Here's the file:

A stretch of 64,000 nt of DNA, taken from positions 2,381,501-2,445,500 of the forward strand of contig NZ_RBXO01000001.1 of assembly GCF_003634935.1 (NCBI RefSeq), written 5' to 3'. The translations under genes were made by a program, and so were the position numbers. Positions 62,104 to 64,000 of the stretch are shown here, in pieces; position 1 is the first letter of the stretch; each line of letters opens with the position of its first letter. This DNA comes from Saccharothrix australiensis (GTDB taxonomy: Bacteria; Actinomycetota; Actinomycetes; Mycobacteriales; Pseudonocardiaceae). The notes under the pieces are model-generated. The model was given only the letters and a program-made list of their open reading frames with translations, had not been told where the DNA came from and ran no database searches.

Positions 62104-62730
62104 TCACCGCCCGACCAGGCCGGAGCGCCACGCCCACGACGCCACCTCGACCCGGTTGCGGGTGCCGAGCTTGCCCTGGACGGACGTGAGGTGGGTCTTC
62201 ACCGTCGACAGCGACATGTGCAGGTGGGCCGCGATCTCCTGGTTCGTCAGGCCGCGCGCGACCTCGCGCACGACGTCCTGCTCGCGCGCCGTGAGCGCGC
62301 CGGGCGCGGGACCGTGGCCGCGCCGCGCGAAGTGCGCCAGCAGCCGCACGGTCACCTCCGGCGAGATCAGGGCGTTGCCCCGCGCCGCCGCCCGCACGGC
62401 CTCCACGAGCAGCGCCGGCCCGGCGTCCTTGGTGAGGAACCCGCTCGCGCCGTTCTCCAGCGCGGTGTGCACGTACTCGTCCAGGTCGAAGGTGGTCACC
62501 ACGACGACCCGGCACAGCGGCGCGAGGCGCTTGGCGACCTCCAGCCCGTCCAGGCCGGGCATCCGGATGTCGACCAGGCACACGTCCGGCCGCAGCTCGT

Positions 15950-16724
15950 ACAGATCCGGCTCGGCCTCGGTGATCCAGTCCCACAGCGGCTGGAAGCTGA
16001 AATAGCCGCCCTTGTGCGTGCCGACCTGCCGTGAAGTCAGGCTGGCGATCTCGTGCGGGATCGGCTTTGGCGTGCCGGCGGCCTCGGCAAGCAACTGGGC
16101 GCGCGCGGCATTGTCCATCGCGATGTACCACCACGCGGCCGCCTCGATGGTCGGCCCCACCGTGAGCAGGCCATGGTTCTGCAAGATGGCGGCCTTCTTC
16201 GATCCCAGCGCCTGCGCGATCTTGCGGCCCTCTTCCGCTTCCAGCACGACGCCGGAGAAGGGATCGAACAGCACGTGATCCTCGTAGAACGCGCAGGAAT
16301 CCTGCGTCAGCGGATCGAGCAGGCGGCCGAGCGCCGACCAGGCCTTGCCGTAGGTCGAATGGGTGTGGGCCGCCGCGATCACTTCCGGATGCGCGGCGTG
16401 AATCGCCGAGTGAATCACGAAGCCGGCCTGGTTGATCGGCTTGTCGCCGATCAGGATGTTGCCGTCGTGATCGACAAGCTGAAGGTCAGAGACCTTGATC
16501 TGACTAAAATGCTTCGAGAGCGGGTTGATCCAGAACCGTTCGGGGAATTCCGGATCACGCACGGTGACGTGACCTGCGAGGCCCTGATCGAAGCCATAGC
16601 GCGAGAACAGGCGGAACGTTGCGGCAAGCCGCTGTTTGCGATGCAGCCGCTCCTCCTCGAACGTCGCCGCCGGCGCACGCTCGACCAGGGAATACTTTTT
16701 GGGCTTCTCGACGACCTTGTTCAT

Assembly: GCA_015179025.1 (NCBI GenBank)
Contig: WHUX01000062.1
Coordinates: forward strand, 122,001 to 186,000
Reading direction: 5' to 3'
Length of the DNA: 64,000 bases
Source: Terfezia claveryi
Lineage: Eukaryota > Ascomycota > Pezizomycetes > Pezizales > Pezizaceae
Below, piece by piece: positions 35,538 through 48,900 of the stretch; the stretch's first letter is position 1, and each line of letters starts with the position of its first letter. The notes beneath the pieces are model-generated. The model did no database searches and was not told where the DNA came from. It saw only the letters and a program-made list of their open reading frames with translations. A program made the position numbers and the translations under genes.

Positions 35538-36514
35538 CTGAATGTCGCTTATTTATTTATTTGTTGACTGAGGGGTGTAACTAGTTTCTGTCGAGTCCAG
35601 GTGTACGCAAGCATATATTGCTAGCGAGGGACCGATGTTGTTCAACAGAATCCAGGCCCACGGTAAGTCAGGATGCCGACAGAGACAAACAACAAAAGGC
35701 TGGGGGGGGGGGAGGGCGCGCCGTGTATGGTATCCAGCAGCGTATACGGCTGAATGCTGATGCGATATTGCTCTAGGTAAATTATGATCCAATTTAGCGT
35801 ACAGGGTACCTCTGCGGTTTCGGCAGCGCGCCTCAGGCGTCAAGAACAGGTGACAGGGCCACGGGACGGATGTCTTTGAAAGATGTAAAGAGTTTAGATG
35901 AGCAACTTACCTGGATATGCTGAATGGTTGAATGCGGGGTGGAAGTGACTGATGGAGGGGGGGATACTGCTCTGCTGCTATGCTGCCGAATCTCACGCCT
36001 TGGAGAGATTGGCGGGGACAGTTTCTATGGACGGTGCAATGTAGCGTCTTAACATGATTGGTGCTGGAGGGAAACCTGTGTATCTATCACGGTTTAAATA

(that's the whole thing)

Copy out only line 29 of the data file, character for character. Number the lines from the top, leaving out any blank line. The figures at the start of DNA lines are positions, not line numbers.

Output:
35701 TGGGGGGGGGGGAGGGCGCGCCGTGTATGGTATCCAGCAGCGTATACGGCTGAATGCTGATGCGATATTGCTCTAGGTAAATTATGATCCAATTTAGCGT